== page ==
Editor's note: This article was updated on March 16, 2017.
It's been a very "up and down" 2016 for investors. And since the election of Donald Trump as the next president, both optimism and uncertainty are affecting the market in the short-term. But whether you're 25 or 55, you need to consider your needs beyond this year, and stocks remain one of the best ways to grow wealth.
For many of us, index funds are an ideal way to invest in stocks. Not only are there lots of low-cost choices tailored to different investing needs, but index funds are great for people who don't have the time or patience to pick individual stocks.
With that in mind, here's a look at some of the best index funds to buy in 2016. While it's impossible to know what the short-term will bring come year-end, 2016 is still a buyer's market for investors looking at the bigger picture.
The best index fund for most investors
Over the past century, the stock market has averaged about 10% in compounded annual returns. There have been years with much lower and much higher returns, but when averaged out over decades, getting a 10% rate of return has held up relatively well. With that in mind, one of the best index funds out there is the Vanguard 500 Index Fund (NYSEMKT: VOO). This fund tracks the S&P 500, and is consistently the lowest-cost way to do so with an expense ratio of 0.05% (that's 5 cents for every $100 you invest in the fund). Since this is an ETF you'll pay trading commissions, so it's important to consider that if you plan to invest regularly.
You can also invest in this fund through Vanguard's mutual fund shares as the Vanguard 500 Index Fund Investor Class (NASDAQMUTFUND: VFINX) and Vanguard 500 Index Fund Admiral Class (NASDAQMUTFUND: VFIAX). The admiral class shares charge the same 0.05% expense ratio as the ETF, but there is no transaction fee to buy shares. Investor class shares charge a higher expense ratio of 0.17% (17 cents for every $100 invested), but require only a $3,000 minimum investment, while the admiral shares require a $10,000 minimum investment.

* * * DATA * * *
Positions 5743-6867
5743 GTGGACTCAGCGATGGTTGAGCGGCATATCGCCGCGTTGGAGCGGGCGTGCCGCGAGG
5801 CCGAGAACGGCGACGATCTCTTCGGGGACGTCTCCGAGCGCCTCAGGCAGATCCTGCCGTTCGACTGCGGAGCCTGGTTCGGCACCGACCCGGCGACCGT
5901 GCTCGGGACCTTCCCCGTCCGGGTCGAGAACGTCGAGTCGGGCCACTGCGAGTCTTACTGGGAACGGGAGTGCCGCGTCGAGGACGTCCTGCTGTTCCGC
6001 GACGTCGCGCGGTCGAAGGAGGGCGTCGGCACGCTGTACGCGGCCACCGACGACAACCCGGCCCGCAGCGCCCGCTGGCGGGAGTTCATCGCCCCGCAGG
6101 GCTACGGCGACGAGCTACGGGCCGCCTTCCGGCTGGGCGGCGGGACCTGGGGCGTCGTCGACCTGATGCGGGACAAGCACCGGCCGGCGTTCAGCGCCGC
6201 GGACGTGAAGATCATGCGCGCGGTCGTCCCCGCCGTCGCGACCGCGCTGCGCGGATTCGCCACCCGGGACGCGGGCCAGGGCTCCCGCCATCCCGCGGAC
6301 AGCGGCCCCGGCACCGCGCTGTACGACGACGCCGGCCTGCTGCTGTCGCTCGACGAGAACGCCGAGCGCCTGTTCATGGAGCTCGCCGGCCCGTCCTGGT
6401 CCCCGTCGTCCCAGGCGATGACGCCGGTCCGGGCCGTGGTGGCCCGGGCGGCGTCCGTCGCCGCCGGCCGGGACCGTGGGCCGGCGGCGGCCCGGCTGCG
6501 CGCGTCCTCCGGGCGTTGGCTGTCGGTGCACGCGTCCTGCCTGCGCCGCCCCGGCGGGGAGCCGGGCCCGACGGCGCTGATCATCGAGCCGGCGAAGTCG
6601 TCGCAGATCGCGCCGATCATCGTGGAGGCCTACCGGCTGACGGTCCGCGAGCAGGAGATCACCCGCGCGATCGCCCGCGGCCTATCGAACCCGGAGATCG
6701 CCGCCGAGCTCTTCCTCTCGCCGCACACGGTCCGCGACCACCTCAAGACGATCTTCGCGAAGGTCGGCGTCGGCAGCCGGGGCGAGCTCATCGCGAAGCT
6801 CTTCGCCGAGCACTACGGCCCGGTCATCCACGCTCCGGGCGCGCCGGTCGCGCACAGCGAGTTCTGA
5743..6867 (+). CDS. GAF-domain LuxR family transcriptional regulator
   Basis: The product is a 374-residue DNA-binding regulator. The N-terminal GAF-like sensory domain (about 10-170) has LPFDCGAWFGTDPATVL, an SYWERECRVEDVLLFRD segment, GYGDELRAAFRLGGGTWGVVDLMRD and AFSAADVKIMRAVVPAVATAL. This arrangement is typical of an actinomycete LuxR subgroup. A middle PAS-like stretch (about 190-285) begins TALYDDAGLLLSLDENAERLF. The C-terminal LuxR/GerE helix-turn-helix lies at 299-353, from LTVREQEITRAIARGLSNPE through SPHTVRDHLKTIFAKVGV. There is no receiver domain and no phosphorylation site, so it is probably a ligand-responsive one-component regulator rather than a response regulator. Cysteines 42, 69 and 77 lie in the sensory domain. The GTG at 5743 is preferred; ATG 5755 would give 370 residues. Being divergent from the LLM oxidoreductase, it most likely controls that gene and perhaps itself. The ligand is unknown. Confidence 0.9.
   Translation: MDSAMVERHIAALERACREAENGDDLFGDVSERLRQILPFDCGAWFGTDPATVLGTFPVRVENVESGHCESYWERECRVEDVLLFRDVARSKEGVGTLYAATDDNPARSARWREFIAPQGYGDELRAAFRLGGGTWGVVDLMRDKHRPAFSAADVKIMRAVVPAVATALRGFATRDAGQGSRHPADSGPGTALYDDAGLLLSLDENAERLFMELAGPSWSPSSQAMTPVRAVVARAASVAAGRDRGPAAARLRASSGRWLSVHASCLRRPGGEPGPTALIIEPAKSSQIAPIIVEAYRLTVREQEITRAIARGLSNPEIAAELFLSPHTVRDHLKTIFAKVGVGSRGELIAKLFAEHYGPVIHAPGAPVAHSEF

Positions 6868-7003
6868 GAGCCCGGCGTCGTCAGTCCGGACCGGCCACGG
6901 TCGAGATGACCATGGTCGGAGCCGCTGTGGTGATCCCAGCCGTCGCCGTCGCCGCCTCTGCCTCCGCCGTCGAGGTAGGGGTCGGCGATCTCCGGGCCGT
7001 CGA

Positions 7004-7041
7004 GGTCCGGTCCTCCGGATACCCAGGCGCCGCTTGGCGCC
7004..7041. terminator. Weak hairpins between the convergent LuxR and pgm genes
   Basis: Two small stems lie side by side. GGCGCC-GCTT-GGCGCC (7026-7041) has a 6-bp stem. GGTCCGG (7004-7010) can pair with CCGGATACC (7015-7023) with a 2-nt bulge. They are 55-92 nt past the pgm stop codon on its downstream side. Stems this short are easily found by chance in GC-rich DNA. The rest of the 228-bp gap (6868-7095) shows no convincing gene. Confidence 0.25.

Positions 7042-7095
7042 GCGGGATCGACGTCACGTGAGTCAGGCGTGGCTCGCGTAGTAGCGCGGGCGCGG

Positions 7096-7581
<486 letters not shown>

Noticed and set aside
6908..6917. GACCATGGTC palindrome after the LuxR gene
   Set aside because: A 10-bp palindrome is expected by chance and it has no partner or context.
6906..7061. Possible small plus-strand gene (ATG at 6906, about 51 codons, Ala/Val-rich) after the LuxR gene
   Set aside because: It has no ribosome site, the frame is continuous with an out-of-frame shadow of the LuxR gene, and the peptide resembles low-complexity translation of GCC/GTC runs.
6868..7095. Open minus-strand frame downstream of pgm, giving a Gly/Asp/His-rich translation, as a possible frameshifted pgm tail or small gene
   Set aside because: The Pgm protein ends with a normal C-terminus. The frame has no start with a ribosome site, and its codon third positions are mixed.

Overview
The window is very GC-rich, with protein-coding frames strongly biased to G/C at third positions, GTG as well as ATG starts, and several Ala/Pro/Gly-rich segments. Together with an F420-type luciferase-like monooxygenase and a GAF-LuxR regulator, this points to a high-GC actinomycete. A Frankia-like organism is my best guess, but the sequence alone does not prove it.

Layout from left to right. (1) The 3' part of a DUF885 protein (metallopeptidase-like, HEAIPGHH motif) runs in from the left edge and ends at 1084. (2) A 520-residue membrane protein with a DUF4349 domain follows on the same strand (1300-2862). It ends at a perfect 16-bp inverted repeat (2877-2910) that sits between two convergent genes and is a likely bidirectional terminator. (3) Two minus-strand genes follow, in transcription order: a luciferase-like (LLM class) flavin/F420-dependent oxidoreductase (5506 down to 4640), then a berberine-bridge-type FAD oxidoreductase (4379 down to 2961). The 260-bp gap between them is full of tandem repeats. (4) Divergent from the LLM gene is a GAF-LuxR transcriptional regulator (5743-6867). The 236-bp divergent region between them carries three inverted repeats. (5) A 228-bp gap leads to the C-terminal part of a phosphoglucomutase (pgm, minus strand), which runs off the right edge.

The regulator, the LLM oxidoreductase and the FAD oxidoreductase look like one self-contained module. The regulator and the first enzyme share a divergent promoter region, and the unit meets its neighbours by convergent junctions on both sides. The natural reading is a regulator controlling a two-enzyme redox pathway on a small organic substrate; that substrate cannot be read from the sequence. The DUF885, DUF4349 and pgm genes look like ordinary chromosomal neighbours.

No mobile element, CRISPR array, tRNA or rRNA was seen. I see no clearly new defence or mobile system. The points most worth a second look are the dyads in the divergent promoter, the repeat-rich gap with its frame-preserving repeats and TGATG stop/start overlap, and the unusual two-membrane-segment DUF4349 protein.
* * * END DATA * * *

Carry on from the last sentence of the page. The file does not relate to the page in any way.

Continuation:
In other words, it's important to pick the proper share class for this index fund based on how much you'll invest both up front, and how often you plan to buy more shares to keep your fees as low as possible. At any rate, you can expect to capture these kinds of market-average returns with this low-cost index fund:
Looking for a little more growth?
An index fund that tracks the S&P 500 is a great foundation for most investors, but there's some evidence that small cap stocks can provide even better returns. With this in mind, Vanguard Small-Cap Growth ETF (NYSEMKT: VBK), which is also available as Vanguard Small-Cap Growth Index Fund Admiral Shares (NASDAQMUTFUND: VSGAX) and Vanguard Small Capitalization Growth Index Fund Investor Shares (NASDAQMUTFUND: VISGX), is worth consideration.
The catch? You have to be willing to ride out higher volatility:
Since inception, the Vanguard Small Cap Growth Index Fund has handily outperformed the market, but it's also fallen much more sharply over short periods of time. For example, since the beginning of 2015, the fund has underperformed the S&P 500. As you can see below, it also tends to fall more sharply than the broader market when the market declines as it did to start 2016:
In other words, the potential returns over the long term come at the cost of more short-term price volatility. If you're working a shorter window of investing time, this fund may increase your risk of losses, and might not be the right fit.
Income and capital preservation? A utility index fund may be best
Two index funds that come to mind if you're looking for to preserve capital, while counting on some income, are the Vanguard Utilities ETF (NYSEMKT: VPU), and Guggenheim S&P 500 Equal Weight Utilities ETF (NYSEMKT: RYU). Both of these index funds include traditional electric, gas, and water utilities, while the Guggenheim index fund also includes the S&P 500 components of the telecom sector as well.
Neither of these funds is going to reward you with the kind of price appreciation of the growth index fund or even the S&P 500 index fund discussed above, but they also tend to fall less when the market declines. As you can see in the chart below, these two utility index funds tended to increase in value when the market declined sharply, though their returns since the beginning of 2015 has trailed the market:
Furthermore, there's some risk that rising interest rates could further affect utilities which rely heavily on debt to fund capital expansion, so don't consider these to be risk-free investments.
But if you're looking to invest for a few years, not a few decades, but would like some income and lower risk of capital losses, the nearly 3% dividend yield of these funds at recent prices, and the stable holdings that most utilities offer, make these two index funds worth considering.
Nobody knows what the stock market will do over the short-term. However, investing in low-cost, high-quality index funds should lead to solid returns over the long-term.
Whether you're looking for the foundation of your portfolio, great long-term growth potential, or stability and income, there's a good chance one of the index funds above is right for you.
Jason Hall has no position in any stocks mentioned. The Motley Fool has no position in any of the stocks mentioned. Try any of our Foolish newsletter services free for 30 days. We Fools may not all hold the same opinions, but we all believe that considering a diverse range of insights makes us better investors. The Motley Fool has a disclosure policy.